Rheumatic Disease

Rheumatic Disease any of the diseases of the musculoskeletal system and connective tissues related to rheumatism. It affects people of all ages and sex but their frequency increases with age. Musculoskeletal pain and stiffness are the prominent feature in these diseases. Diagnosis of the diseases are usually established from a detailed history and careful physical examination. Laboratory tests and imaging can help in confirming the clinical diagnosis and in assessing the activity and progression of the disease. Few of the tests available are specific. These diseases are the most common cause of physical impairment in the UK and USA. The Rheumatic diseases are also common in Bangladesh.

Rheumatic fever A systemic, febrile disease, common to children and young adults, usually marked by fever and swollen joints. Rheumatic fever is the most common cause of heart diseases in children and young adult. The prevalence of the disease has progressively declined to a very low level in developed countries but the incidence is as high as 140/100,000 in developing countries. In Bangladesh the prevalence of the disease was found to be 4 per 1000 children. Rheumatic fever is a systemic illness, followed by - haemolytic group A streptococcal infection of the throat and encountered in less than 1% of episodes of streptococcal pharyngitis. However no history of sorethroat can be obtained in about 30-50% cases of rheumatic fever patients. Characteristically it tends to recur and although the name rheumatic emphasizes the joints but the involvement of the heart makes it important. It is said that 'rheumatic fever leaks the joints but bites the heart'.

Rheumatic fever most commonly occurs between the age of 5 and 15 years. It is rare under the age of 4 and becomes progressively less common after the age of 15. The disease is more common among the people of low socio-economic group. Overcrowding, damp environment, poor nutrition and sanitation may play an important role in causing rheumatic fever. All these environmental factors contribute to streptococcal infection and affect immunity.

A number of immunologic theories postulated over the years indicate that rheumatic fever is the result of a hyperimmune reaction either to bacterial allergy or to autoimmunity. Microscopic evidence of acute rheumatic fever is widespread but affects particularly the tissues lined by endothelium. The pathological hall mark of rheumatic carditis are McCallum patch and the Aschoff's nodule. The lesions of rheumatic fever are most obvious in relation to heart valves and pericardium.

Rheumatic fever consists of a number of clinical manifestations, the most common of which is fleeting arthritis of big joints, and carditis, the inflammation of the layers of the walls of the heart. Fever is usually present. The physical signs of carditis are mostly found on auscultation as heart murmurs or sometimes as pericardial friction rub. There is no certain way of establishing the presence of rheumatic fever, but the combination of certain clinical features and laboratory finding is highly suggestive.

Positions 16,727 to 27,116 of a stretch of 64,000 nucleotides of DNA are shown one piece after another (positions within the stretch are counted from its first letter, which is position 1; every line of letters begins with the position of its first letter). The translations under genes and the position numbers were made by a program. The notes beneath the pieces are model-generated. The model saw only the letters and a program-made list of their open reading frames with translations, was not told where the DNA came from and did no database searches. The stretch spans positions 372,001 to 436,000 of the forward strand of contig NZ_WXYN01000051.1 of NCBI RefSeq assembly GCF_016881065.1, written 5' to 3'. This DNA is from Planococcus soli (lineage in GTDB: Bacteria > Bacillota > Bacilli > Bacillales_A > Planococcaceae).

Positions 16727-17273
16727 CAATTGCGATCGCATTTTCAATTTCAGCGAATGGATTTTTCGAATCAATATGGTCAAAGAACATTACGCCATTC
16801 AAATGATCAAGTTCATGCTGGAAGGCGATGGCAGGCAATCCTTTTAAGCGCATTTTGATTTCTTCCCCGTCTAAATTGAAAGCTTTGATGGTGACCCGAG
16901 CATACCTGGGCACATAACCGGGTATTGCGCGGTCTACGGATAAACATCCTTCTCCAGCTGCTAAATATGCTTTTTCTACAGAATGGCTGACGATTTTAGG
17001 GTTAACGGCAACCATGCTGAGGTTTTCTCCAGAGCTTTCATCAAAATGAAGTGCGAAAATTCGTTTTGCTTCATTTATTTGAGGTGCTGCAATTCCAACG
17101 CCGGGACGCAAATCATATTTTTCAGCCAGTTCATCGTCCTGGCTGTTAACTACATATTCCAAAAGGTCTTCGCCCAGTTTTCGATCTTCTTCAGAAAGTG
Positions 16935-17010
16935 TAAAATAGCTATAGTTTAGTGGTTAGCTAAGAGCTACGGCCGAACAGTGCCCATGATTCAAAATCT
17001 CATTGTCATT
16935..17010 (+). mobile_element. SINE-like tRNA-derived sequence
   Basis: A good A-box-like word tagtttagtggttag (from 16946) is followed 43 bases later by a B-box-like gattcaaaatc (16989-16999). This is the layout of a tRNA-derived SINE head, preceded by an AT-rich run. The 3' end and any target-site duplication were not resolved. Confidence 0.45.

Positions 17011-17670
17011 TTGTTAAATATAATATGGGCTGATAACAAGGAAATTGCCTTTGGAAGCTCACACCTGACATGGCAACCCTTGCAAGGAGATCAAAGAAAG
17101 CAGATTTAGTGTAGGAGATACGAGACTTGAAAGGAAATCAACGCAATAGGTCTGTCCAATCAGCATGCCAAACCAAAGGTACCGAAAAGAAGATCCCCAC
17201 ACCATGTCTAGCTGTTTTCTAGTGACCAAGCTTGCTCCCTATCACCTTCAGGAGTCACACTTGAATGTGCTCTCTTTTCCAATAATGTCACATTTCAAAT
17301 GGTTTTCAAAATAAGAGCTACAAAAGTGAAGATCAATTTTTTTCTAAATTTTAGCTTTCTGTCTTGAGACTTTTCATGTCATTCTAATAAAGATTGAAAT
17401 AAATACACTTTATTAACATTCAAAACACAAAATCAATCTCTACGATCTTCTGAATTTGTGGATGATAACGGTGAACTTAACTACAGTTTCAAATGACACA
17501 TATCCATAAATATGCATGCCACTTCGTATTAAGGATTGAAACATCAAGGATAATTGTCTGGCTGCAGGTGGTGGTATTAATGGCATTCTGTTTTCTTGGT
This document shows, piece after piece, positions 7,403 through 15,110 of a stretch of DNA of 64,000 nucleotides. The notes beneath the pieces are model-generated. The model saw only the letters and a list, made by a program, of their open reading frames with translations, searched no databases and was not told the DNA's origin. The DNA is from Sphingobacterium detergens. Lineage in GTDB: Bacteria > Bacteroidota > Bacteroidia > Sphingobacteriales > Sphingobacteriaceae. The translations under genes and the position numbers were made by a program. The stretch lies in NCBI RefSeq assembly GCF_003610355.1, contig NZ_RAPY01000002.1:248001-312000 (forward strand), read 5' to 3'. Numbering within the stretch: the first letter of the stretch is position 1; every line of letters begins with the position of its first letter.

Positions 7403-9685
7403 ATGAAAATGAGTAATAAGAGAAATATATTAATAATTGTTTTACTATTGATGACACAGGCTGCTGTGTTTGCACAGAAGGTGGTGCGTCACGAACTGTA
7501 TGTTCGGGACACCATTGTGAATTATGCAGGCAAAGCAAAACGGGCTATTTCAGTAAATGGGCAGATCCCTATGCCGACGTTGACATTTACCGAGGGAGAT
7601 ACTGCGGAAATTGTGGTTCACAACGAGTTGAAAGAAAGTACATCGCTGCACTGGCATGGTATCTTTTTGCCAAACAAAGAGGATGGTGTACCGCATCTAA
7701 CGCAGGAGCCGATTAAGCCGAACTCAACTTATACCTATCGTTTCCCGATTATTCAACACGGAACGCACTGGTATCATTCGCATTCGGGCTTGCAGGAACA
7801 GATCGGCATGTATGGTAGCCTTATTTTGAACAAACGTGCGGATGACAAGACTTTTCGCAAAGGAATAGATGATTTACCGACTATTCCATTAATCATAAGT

The aim of the treatment of rheumatic fever is directed towards limiting cardiac damage, relieving symptoms and eliminating the streptococcal infection. Absolute bed rest, adequate dose of aspirin, and long acting penicillin should be given in acute rheumatic fever. Rest must be continued until the indices for continuing disease activity have settled. Sometimes corticosteriod to be used if there is no response to aspirin or there is carditis.

Most important part in the treatment is to prevent the recurrence of the disease by giving regular prophylaxis against streptococcal infection preferably by injectable form of long acting penicillin. It is a preventable disease and the primary preventive measures may decrease the morbidity and mortality.

Rheumatism A general term for acute and chronic condition characterized by inflammation, degeneration or metabolic derangement of the connective tissue structures of the body, specially the joints and related structures including muscles, tendons, and fibrous tissues. It is associated with pain, soreness and stiffness or limitation of motion of these parts. Rheumatism confined to the joints is termed as arthritis. Various types of arthritis and rheumatism are often classified as follows: Acute arthritis (Rheumatic fever); Chronic arthritis (Rheumatoid arthritis, gout); Traumatic arthritis; Inflammatory arthrits (Rheumatic fever); Infective rheumatism (Gonococcal arthritis); Muscular rheumatism (Fibromyo-sitis, myositis, myalgia, torticollis); Palindromic rheumatism (A condition in which there is intermittent joint pain with tenderness, heat and swelling that lasts from few hours to as long as a week. The knee is most often involved but the disease does not necessarily return to the same joints. Between attacks there is no evidence of the disease. The cause is unknown.); and Psychogenic rheumatism (Rheumatism associated with emotional stress).

Although some form of rheumatism is common to a wide range of population of either sex of Bangladesh, the disorder is more prevalent to the elderly people above 40 years. [AKM Mohibullah]

See also arthritis.